The town of Deal first developed a mile or so inland. But in seventeenth century “Lower Deal”, a network of streets running north of Deal Castle, began to call the shots. Deal boatmen became famous for their bravery, enterprise and – so it was said - avarice in fetching and carrying for ships at anchor in the Downs.
By the 1880s, with steam now replacing sail, boatman faced hard times. It was clear that the prosperity of the town would increasingly depend on attracting visitors and holiday makers.
Deal could not hope to compete with the Thanet towns of Margate and Ramsgate in terms of the number of visitors it attracted. But many holiday makers were nonetheless drawn to the town during the summer to enjoy the sea breezes, the bustle of sea-front and the comings and goings of vessels in the Downs.
The Town Council did its best to encourage the tourism by sponsoring band concerts and various kinds of entertainment at the end of the pier. But it was hard going at times. There was so much opposition to spending money on a new concert hall on the site of an old roller-skating rink that it was a full 30 years before the “Pavilion” was opened. Only five years later it had to be leased as a cinema.
On the other hand there was never any shortage of public houses. Indeed Deal had more pubs per head of population than almost any other town in Kent. In 1872 there were 26 pubs and beerhouses on Beach Street alone - one every 32 yards.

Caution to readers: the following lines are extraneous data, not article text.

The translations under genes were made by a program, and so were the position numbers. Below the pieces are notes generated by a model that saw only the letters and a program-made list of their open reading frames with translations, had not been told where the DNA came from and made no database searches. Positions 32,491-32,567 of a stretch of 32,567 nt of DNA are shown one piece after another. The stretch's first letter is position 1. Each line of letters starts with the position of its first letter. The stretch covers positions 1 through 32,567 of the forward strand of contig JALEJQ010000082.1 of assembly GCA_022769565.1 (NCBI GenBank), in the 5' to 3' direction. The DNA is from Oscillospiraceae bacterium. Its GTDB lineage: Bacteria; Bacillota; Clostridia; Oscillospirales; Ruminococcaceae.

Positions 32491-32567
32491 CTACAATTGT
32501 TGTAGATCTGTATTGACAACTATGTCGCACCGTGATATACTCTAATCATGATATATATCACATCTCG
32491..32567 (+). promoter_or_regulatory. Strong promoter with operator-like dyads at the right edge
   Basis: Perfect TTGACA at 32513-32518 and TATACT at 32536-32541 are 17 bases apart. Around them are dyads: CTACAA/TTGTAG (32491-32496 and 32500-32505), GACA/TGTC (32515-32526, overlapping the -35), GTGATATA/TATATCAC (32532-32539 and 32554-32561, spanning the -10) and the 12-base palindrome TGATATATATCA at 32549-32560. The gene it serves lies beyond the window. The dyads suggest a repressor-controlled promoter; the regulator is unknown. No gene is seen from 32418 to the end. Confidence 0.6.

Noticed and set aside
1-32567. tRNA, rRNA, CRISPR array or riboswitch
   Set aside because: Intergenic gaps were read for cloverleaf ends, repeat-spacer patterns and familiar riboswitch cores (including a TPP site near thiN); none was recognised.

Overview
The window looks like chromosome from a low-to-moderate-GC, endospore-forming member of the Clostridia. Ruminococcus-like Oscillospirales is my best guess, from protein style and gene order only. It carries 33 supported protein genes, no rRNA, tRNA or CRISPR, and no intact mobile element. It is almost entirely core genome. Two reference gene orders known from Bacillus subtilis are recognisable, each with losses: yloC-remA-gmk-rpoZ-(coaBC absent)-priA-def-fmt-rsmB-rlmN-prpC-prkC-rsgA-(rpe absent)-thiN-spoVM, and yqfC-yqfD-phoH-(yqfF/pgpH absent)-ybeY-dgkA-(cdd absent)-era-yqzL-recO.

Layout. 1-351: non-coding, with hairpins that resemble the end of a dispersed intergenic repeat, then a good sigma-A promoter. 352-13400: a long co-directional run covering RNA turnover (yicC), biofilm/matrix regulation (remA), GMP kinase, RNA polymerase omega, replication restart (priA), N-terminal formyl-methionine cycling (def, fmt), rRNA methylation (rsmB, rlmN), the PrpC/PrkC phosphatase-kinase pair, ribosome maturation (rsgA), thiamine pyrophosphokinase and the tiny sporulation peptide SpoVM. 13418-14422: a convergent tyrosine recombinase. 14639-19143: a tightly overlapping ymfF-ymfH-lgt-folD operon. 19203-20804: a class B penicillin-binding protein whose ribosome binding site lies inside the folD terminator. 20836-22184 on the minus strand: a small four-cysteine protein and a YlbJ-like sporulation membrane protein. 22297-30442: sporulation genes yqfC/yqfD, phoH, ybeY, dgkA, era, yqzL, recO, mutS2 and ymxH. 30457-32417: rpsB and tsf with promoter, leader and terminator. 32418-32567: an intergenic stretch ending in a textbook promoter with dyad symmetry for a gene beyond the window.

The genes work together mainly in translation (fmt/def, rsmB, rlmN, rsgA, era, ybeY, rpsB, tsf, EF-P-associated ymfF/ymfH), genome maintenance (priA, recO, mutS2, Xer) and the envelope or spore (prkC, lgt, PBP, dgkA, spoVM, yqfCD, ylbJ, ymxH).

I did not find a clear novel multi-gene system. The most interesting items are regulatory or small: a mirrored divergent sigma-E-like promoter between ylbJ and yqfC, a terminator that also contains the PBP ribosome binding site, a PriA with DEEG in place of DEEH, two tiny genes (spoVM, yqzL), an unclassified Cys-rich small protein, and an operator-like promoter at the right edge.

Deal pier was damaged and pulled down in the Second World War but a replacement was built in 1957 (according to Dover District Council “the first seaside pleasure pier of any size to be built since 1910”). Tourist guides promoted Deal as place for the discerning visitor, quirky but very rewarding.
The same, many feel, remains true today.
Andrew Sargent and Colin Varrall, From the Rink to the Regent: Seafront Entertainment in Deal since the 1870 (BooksEast, 2020) tells the story of entertainment on a site which had once been part of the Naval Yard.
For the social history of Deal pubs and pub life in Victorian and Edwardian Deal see Andrew Sargent, Drinking in Deal: Beer, Pubs and Temperance in an East Kent Town 1830 – 1914 (BooksEast, 2016)
A detailed history of individual pubs can be found Steve Glover and Michael Rogers, The Old Pubs of Deal and Walmer (with Kingsdown and Mongeham) (Whitstable, 2010)
A recent illustrated history of Deal as a whole is Gregory Holyoake Secret Deal and Walmer (Amberley, 2021)